Adjusting Brewing Recipes to Comp for Coffee Age

(Henry Krause) #1

Hi all,

Any thoughts or tips on how to adjust brewing recipes to compensate for aged coffee? I’m an at home barista these days and find my coffees fall flat and die at the ~10-15 day-from-roast mark (with half a bag left to drink through). I’ve played around with tightening the grind to up extraction and minimizing blooms (on the hunch that the coffee has less C needed to be released), but haven’t nailed it yet. What do you guys do to adjust your brewing recipes?Thanks!

(Dillon Smith) #2

When you minimize blooms are you still allowing the prewet phase to finish?

What kind of flavors do you experience ~10-15 days?

The coffees I have on hand usually extract amazingly well from 14-21 days. You may have a quality issue or simply prefer young coffees.

(Henry Krause) #3

Hmm well for an 18g v60 (total 300g), I typically use a 45g bloom (30sec), but have dropped down to 36g (trying a 2:1 ration). Didn’t notice a significant impact here, and finding the coffees taste flat (little brightness and astringent, hence the efforts to up extraction). Perhaps it turns into a question of contact time on the whole…

(Justin Dedini ) #4

I find that this happens with coffees that are under developed. Do you think there is a possibility this coffee is roasted too light?

(Dillon Smith) #5

Roasted coffee absorbs twice its weight in water. Prewet needs to use at least that much but you won’t see much difference if you use more than 36g water for an 18g dose.

You’re right that there’s less CO to be released at this point, but that should make it easier to extract the flavor you want. In fact you should get less astringent flavor.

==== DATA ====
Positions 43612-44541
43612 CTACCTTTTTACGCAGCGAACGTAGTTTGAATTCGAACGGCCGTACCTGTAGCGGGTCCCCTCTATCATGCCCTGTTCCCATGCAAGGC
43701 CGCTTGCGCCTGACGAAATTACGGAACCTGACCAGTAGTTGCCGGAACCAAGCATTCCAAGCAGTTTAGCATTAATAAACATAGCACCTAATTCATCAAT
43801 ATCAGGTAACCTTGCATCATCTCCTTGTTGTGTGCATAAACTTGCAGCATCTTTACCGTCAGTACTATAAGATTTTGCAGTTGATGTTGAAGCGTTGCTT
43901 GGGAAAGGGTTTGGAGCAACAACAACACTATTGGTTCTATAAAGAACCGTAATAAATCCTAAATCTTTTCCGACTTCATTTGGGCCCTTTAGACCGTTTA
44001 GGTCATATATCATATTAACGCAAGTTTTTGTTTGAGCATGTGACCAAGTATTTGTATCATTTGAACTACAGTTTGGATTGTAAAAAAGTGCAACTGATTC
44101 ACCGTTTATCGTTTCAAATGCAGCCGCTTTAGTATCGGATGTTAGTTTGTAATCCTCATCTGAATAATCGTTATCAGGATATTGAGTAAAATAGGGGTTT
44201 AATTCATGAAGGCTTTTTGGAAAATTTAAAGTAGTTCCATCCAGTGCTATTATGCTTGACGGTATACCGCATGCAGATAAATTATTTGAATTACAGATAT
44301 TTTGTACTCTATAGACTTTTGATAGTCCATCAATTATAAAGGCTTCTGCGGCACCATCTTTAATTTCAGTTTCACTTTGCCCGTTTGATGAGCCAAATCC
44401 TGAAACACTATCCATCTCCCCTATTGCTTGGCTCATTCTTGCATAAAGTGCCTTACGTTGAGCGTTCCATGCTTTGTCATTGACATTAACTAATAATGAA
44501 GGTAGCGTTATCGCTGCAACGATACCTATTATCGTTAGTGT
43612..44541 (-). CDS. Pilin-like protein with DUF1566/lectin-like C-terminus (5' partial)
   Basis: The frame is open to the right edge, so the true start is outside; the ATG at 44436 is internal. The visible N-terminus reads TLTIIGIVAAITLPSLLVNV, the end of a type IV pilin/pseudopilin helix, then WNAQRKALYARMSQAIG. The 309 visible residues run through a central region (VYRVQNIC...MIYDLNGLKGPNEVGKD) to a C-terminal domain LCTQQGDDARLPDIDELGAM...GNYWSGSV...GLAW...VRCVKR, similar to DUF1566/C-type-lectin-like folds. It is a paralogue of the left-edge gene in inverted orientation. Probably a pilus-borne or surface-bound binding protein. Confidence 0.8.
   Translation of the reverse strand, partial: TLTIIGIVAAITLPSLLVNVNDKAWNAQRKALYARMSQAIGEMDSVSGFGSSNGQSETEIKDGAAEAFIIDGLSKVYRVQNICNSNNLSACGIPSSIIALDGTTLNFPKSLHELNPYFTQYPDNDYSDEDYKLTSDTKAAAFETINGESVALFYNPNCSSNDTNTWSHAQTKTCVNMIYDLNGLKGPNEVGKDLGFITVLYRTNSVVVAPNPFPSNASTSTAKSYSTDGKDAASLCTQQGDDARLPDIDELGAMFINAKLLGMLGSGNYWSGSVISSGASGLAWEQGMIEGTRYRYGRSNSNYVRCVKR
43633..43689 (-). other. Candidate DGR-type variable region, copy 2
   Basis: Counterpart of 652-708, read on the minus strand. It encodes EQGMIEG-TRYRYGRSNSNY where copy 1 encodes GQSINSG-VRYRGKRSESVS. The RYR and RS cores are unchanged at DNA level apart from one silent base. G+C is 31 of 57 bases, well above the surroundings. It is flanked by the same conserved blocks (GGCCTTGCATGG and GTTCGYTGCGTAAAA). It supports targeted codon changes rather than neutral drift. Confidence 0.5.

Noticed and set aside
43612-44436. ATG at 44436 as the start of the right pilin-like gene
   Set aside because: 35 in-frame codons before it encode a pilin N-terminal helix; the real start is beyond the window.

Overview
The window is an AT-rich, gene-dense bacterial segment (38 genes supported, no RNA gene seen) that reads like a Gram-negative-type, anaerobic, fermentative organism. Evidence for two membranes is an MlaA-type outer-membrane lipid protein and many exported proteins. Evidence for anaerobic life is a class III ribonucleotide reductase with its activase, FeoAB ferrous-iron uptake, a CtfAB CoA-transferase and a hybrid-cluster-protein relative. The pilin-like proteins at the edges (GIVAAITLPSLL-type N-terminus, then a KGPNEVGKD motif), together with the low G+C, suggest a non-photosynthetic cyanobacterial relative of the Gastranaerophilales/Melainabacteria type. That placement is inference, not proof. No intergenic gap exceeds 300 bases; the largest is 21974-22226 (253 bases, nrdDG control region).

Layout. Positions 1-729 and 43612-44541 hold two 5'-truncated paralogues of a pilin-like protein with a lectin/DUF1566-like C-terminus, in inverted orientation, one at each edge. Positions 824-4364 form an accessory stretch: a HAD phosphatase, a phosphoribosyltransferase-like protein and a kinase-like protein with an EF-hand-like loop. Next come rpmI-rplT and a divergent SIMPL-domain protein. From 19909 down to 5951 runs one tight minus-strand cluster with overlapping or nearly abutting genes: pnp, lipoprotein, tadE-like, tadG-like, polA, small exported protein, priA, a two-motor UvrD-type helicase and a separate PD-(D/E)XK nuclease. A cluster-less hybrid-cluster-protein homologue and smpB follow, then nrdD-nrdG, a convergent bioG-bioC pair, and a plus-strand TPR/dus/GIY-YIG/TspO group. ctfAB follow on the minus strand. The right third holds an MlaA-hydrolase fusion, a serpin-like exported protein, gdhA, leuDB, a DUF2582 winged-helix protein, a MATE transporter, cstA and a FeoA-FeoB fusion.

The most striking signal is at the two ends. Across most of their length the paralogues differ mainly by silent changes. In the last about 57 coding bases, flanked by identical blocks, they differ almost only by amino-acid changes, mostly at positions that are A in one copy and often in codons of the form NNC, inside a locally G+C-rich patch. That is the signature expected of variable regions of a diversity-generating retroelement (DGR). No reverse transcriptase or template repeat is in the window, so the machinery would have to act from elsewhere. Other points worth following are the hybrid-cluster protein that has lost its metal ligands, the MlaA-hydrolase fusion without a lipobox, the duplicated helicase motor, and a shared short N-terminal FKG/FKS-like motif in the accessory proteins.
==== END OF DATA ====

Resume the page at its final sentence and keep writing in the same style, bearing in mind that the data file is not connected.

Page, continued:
My rule of thumb is to 1) Prewet with dose(x2)
2) wait for all prewet water to get absorbed or percolate
3) add remaining water in small amounts to keep slurry level low and minimize turbulence

If the resulting beverage is too bitter I grind a little coarser and repeat.

If the beverage is too thin/acidic I extend the brew time.

I really hope this is helpful!

(Matt) #6

Perhaps look into a different storage method to reduce the effects of ageing?
I’m about to invest in a vacuum sealer and starting to freeze beans after seeing what people like Michael Cameron are up to:

(j l) #7

So… I just throw gel-silica pack into the coffee bag and voila, the dessicant actually works. I do not have any ice crystals plus I can open and close the bag with, dare I say, impunity. Just squeeze the air out. Absolutely, no degradation in flavor up to 3 months (as long as I have tested).

This is for pourover, not espresso.

I also vacuum seal as well when I have large batches to store.

I think the primary enemy is moisture, rather than oxygen when freezing. So the drama of vacuum resealing coffee, is eliminated due to the silica gel food packets.

(Henry Krause) #8

Very helpful everyone, thanks for the feedback & helpful tips. Perhaps a combination of things and much to try out, but learning above all that recipes and methods should stay fluid. Have been thinking, especially of late, not to get locked into one recipe for all coffees and ages. Thanks!

(j l) #9

I tend to grind finer, bloom longer, though not always the case. bloom goes up 45-50 seconds… I think with older coffee it takes a bit longer to penetrate the grinds for more effective extraction. This is not proven and can be completely wrong but seems to work for me.

Still it varies a great deal on bean, lower elevations(less dense) do not require as much of the above adjustments.